In case you’ve not seen the latest data, it reported that the annual inflation rate had risen from 3.1 per cent in September to 4.2 per cent last month – that just so happens to be the highest annual rate since November 2011 when it hit 4.8 per cent.
The anticipation must be that in the months ahead, that rate is likely to be surpassed.
The pressure to act on inflation, and the approach the Bank might take in order to curb it, has been building for some months now and it was interesting to hear the Chancellor during the Budget suggesting he had written to the Bank to remind them of their responsibilities in terms of the two per cent inflation target.
An independent market
Far be it for me to suggest the politicians are seeking to ‘influence’ an ‘independent’ body, but there seemed to be little doubt that the Chancellor was expecting the Monetary Policy Committee (MPC) to act sooner rather than later.
The fact the MPC didn’t act in November is perhaps a signal of its true independence. However one wonders what the impact of these latest inflation figures will be, whether it will feel compelled to do so in December, and what the repercussions might be for our market in particular.
Perhaps understandably, given their rarity, bank base rate rises are often seized upon by both media and stakeholders alike. If ‘rates are going up’ then the obvious message is to ‘act now’ before they go up again and really add to the cost of your mortgage.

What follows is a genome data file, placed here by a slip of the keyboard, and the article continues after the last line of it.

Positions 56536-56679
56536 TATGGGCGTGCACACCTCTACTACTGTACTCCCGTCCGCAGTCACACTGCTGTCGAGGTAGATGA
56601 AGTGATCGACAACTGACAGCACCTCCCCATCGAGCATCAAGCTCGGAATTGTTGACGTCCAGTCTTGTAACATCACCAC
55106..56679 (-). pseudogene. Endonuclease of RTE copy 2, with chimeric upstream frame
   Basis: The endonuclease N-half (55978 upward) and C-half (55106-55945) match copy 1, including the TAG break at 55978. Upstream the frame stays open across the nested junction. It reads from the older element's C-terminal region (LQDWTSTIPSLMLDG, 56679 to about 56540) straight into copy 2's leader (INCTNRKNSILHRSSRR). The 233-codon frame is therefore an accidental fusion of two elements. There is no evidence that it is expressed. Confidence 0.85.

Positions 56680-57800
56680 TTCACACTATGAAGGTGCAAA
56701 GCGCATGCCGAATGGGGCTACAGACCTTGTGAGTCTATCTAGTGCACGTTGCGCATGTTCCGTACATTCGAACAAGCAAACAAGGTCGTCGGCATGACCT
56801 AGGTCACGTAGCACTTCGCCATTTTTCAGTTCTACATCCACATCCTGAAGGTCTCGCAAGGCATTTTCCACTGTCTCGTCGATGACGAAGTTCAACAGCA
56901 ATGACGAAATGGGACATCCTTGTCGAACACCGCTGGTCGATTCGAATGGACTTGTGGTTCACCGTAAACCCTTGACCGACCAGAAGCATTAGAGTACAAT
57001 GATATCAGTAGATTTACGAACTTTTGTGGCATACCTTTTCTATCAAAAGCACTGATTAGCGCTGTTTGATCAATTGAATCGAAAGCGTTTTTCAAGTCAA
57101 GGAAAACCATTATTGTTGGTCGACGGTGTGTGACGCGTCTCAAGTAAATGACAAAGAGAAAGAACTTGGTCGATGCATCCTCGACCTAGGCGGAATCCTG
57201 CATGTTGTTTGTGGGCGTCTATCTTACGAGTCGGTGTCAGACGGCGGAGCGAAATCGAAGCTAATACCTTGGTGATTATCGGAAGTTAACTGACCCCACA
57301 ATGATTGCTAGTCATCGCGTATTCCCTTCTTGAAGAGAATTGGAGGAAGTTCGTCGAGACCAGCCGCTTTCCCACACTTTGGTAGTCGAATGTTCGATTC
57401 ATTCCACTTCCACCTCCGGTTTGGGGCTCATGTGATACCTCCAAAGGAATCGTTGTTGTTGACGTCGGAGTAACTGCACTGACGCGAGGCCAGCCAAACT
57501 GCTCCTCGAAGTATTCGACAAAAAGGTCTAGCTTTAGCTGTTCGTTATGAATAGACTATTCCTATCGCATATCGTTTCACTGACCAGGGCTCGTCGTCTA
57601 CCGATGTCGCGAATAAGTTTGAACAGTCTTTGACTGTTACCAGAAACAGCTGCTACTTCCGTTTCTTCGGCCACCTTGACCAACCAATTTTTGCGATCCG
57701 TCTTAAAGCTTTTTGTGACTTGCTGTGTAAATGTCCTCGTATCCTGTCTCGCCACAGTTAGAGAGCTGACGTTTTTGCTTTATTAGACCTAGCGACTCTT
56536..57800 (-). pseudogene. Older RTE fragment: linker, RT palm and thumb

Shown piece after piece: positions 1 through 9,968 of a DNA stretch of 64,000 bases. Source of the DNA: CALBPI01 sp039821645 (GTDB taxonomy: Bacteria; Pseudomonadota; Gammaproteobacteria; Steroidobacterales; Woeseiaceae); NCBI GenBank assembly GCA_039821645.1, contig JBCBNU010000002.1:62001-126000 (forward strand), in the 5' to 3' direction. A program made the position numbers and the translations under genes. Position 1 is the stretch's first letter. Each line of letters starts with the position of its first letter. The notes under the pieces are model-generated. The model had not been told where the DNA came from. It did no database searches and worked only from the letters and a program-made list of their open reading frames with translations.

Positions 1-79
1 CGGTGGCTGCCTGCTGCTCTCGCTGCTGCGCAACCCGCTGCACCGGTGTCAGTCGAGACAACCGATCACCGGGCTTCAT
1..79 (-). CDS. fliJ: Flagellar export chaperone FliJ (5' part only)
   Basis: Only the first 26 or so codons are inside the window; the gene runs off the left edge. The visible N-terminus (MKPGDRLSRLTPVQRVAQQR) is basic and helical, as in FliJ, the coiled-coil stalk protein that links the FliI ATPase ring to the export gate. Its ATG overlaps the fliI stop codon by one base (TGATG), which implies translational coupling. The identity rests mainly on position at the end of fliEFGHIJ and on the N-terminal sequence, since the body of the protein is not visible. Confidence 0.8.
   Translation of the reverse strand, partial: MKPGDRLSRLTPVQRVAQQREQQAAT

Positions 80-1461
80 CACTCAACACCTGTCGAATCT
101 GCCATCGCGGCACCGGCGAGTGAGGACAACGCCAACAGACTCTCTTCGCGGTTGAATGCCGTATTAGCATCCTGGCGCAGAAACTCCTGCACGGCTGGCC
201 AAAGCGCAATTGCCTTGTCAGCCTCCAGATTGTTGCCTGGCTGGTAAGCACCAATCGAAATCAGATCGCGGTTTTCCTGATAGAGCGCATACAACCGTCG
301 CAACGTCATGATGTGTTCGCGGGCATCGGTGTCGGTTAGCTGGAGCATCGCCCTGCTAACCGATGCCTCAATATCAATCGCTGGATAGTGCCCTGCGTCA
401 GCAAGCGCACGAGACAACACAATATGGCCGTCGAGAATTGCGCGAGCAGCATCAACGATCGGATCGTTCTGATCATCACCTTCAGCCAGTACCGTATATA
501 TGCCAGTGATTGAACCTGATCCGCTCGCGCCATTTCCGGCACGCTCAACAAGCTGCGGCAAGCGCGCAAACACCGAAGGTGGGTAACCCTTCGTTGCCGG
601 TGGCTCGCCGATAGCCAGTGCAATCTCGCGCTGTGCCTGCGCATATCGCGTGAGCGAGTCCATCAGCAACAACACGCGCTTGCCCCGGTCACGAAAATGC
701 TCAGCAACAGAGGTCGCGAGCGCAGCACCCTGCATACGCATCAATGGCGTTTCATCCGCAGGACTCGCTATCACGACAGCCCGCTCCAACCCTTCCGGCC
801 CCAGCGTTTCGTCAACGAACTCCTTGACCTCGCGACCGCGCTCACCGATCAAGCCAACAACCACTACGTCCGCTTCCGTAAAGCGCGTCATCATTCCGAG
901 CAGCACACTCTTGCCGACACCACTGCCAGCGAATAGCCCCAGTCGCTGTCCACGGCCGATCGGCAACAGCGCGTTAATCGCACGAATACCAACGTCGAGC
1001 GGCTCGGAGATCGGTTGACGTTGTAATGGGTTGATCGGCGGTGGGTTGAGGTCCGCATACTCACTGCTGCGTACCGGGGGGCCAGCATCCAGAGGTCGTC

However, the vast majority of borrowers are on fixed rate products anyway so the impact of a rise will not be felt in that sense.
Perhaps, of more interest and a more impactful message, exists around those who are essentially sitting on highly uncompetitive products.
Targeting borrowers on high rates
Anyone who remortgaged over 18 months ago, or indeed the thousands upon thousands of borrowers who have never remortgaged at all, are clearly going to find a much more competitive mortgage environment to enter right now – even with product rates having inched up from their previous lows of a couple of months ago.
In this day and age, it still staggers me that we don’t see more remortgage business. Levels of borrower inertia are still bewildering in my view, and any borrower who is currently sat on an standard variable rate (SVR) or an uncompetitive rate seems somehow to be an affront to the advisory profession.
We know why lenders are happy and willing to have large numbers sat on their back book paying over the odds, but anyone else involved in the market must be scratching their head in bemusement that this is still tolerated.
So, while a forthcoming bank base rate rise may not ultimately make too much difference, it does present a rare opportunity to shout the remortgage message from the rooftops.
Let’s not miss this chance and let’s help as many borrowers who are overpaying to at least recognise there is a whole world of other products and solutions available to them.